Scientists Discover Brightest Quasar Ever Powered by Black Hole, Dating to Dawn of Time

PHOTO: This illustration, released by NASA on Feb. 21, 2013, shows a supermassive black hole in the nearby spiral galaxy NGC 1365. NASA/AP Photo
This illustration, released by NASA on Feb. 21, 2013, shows a supermassive black hole in the nearby spiral galaxy NGC 1365.

In a galaxy far, far away, a colossal black hole 12 billion times more massive than our sun has been discovered by astronomers, sparking a new mystery about the early universe.

Located 12.8 billion light-years from Earth, astronomers discovered the behemoth black hole inside of a quasar that shines 420 trillion times brighter than the sun, according to an article published Wednesday in the journal "Nature."

The quasar is so bright, scientists say, because of the radiation emitted as matter is accelerated and sucked into the massive black hole.

The ancient quasar was believed to have been shining brightly when the universe was less than a billion years old. With the universe now dated at 13.8 billion years old, the quasar is shining much brighter and is extraordinarily bigger than what scientists would have expected for the ancient body.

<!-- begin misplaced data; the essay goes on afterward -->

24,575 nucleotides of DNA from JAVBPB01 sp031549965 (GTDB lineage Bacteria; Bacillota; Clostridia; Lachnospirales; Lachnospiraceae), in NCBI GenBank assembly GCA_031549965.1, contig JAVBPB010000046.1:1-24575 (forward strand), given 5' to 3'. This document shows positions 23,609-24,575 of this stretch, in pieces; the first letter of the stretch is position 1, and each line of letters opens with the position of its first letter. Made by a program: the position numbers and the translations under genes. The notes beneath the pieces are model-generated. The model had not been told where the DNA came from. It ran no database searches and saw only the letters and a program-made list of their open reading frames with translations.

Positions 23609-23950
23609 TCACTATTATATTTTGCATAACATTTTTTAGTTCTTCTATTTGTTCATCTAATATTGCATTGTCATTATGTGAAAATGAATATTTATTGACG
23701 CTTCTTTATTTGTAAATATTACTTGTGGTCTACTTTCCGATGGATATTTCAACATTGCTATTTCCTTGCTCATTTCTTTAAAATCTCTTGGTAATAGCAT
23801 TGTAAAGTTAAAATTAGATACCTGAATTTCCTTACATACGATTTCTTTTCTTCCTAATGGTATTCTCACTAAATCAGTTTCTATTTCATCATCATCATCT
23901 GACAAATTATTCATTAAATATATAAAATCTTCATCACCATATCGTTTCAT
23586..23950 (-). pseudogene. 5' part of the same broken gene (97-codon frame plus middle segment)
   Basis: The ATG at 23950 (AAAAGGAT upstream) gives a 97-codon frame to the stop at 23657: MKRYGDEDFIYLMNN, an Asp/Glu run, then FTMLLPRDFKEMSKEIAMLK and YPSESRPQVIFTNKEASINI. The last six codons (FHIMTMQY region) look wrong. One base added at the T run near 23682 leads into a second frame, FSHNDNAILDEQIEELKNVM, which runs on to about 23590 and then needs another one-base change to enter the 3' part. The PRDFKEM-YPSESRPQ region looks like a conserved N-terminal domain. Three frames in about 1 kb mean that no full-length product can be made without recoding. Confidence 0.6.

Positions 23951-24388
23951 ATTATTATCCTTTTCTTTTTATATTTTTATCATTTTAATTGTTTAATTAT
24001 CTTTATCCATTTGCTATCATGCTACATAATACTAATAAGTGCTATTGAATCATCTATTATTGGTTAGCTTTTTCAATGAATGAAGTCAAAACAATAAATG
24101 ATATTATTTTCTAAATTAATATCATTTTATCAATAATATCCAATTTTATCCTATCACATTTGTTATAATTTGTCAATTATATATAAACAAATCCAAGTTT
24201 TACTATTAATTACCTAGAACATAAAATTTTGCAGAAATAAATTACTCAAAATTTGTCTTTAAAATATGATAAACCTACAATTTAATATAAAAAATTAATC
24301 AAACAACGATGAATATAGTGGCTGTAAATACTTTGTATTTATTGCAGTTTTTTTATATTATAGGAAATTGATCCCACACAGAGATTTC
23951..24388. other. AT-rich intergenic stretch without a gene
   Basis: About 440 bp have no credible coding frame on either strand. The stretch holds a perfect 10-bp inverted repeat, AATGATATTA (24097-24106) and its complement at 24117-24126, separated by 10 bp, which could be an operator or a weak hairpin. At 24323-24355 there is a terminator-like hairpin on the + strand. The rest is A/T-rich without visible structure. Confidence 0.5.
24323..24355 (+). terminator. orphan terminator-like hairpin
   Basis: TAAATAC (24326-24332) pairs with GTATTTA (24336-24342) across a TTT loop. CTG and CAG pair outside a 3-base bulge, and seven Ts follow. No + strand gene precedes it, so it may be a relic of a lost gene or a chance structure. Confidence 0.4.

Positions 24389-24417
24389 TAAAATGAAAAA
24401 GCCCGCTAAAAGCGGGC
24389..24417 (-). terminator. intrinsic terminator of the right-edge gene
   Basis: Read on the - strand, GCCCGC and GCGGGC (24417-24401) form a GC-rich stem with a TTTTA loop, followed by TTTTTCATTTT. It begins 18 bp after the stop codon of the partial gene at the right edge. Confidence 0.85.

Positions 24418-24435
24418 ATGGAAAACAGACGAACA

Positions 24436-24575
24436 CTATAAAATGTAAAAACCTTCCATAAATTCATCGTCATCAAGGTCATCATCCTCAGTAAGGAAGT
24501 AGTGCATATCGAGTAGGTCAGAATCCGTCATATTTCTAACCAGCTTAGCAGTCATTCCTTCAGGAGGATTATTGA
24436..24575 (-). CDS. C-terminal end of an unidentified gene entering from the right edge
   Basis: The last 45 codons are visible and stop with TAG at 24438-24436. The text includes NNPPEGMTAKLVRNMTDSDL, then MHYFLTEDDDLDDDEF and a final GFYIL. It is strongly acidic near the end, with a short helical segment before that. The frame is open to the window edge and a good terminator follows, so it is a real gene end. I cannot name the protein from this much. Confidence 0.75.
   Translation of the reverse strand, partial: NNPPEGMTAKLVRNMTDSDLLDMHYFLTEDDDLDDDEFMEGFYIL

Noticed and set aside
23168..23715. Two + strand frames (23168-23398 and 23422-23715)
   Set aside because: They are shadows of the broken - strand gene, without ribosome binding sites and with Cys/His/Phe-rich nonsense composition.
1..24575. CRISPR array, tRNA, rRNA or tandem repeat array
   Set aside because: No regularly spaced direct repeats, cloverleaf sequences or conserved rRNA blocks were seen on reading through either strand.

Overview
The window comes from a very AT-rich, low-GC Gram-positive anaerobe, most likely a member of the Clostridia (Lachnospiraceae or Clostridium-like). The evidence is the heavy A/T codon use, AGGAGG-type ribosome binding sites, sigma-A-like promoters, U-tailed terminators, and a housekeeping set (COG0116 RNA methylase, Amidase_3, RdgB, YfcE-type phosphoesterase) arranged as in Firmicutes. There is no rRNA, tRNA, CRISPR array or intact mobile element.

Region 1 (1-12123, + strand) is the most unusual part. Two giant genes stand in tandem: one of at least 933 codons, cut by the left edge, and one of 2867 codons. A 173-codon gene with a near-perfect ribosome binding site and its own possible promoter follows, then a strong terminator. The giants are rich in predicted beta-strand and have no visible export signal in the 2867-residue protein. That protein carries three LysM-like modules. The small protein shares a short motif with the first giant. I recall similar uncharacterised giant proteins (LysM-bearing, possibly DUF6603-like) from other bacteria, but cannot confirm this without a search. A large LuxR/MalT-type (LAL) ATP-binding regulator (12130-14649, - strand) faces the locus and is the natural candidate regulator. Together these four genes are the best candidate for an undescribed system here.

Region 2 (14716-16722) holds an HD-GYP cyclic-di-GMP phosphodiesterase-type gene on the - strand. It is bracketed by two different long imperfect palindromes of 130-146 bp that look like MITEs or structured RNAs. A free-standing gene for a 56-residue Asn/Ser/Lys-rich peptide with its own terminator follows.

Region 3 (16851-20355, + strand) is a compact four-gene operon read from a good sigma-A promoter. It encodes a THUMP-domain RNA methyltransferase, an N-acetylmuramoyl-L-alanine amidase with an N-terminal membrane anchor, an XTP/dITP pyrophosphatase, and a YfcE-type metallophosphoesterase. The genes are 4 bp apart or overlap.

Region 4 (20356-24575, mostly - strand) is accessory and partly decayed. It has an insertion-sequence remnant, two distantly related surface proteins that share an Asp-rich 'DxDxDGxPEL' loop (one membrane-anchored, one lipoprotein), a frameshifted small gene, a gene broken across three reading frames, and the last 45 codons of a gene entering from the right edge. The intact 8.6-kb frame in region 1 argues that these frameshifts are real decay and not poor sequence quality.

There are 40 known quasars that date back to the first one billion years after the Big Bang, according to scientists, with each having a black hole with the mass of one billion suns. By comparison, the newly discovered quasar, called SDSS J0100+2802, is a giant among giants.

The sheer size of the black hole has posed a new question about how something so massive was able to form at the dawn of time.

"How can a quasar so luminous, and a black hole so massive, form so early in the history of the universe, at an era soon after the earliest stars and galaxies have just emerged?" Xiaohui Fan, a professor astronomy at the University of Arizona and co-author of the study, said in a statement. "And what is the relationship between this monster black hole and its surrounding environment, including its host galaxy?"

It's another mystery of the universe that astronomers will continue to ponder.